Back in August Eric Holder’s Justice Department launched a legal assault against the Louisiana Scholarship Program (LSP), claiming that it was undermining desegregation orders. Last week Commentary magazine writer Seth Mandel explained how the Feds’ phony case had completely broken down under the weight of new evidence. Continue Reading »
My eyes gleamed when I saw this new Friedman Foundation report, More Than Scores: An Analysis of Why and How Parents Choose Private Schools. Why? Not only because it used a survey of 754 parents in the Georgia GOAL Scholarship Program, but also because it asked really helpful questions to understand why parents make the choices they do.
GOAL is a scholarship tax credit program, adopted by Georgia in 2008. Its features aren’t too much different than the ones my Education Policy Center friends recommend in A Scholarship Tax Credit Program for Colorado. You know, the type of program that could help thousands of Colorado Kids Win.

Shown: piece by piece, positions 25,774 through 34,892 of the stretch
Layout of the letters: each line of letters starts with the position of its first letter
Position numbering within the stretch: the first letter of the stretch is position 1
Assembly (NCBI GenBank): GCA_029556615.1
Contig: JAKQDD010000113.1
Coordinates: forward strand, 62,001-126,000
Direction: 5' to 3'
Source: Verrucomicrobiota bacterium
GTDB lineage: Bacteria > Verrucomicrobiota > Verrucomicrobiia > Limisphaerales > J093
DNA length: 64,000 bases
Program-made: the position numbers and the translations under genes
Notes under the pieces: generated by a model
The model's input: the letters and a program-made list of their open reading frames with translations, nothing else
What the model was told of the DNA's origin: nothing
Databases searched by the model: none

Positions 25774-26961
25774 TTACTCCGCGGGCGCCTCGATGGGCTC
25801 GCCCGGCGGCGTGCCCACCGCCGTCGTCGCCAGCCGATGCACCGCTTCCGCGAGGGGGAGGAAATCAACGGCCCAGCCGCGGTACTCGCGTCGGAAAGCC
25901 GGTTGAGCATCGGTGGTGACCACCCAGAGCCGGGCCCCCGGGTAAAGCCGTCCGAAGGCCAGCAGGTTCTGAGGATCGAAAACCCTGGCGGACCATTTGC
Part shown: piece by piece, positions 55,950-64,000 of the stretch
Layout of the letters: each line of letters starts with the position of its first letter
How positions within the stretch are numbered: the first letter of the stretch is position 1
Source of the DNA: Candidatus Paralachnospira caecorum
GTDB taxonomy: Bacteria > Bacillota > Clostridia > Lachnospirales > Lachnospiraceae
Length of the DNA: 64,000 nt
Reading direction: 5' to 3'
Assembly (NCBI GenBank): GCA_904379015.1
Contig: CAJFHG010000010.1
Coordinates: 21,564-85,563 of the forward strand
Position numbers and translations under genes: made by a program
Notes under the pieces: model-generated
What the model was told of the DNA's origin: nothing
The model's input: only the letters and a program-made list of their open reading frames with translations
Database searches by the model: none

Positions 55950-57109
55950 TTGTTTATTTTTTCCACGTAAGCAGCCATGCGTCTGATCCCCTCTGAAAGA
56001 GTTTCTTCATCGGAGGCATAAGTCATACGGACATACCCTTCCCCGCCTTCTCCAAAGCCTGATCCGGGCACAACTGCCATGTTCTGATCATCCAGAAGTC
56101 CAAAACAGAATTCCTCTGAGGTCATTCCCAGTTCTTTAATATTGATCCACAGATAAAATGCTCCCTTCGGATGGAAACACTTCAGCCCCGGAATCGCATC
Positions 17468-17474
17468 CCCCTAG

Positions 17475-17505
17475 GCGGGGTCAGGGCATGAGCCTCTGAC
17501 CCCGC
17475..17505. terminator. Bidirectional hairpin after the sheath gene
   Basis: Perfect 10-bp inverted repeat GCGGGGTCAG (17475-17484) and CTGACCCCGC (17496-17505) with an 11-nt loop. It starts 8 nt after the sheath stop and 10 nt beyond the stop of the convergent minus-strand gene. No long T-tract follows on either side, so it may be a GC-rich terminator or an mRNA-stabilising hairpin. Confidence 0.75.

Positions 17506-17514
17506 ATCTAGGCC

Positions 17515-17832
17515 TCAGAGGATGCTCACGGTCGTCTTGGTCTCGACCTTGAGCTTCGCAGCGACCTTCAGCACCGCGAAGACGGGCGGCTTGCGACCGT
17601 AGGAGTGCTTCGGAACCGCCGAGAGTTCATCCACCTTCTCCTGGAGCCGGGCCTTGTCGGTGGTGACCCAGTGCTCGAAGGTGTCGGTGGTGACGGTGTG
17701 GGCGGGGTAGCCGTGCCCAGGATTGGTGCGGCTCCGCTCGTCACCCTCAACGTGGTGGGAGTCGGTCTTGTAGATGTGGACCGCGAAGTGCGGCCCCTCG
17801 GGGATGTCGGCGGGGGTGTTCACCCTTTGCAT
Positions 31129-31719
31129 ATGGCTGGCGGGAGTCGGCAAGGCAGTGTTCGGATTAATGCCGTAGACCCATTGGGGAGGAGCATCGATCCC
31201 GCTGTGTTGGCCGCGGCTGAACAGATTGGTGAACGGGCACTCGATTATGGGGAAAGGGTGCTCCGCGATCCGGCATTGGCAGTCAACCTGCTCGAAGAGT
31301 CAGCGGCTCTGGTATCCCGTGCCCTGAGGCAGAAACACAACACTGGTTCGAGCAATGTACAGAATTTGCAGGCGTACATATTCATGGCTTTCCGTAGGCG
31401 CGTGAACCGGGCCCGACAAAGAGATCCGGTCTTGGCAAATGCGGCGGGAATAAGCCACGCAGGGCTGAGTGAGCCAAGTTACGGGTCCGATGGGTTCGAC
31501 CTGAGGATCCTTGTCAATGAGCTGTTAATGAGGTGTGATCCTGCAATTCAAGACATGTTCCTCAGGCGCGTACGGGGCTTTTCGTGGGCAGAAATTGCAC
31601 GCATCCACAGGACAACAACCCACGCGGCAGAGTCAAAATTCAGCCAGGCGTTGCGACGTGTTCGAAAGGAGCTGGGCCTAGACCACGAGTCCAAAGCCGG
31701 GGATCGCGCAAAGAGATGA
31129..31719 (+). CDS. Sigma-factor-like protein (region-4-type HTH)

Such a program would encourage more donations to nonprofit scholarship organizations that provide K-12 private tuition assistance to students from low- and middle-income families. One idea you see in some choice programs is that private schools should be required to share certain information with parents. But the Friedman report by Benjamin Scafidi and Jim Kelly brings out an important survey finding: Continue Reading »
The reason I rarely write about Common Core is the same reason why I’m writing about it today. Huh, you say? America’s fourth most influential Edu-Scholar Eric Hanushek makes a persuasive case in U.S. News:
Policymakers and reform advocates alike have rallied around introducing a set of national content standards, suggesting that this will jump-start the stagnating achievement of U.S. students. As history clearly indicates, simply calling for students to know more is not the same as ensuring they will learn more.
Bottom line (read the whole article): Common Core standards are not going to move the needle on the important content and skills U.S. students learn. For every Massachusetts that performs fairly well with high standards, there’s a California that has high standards but struggles tremendously in its educational results. Continue Reading »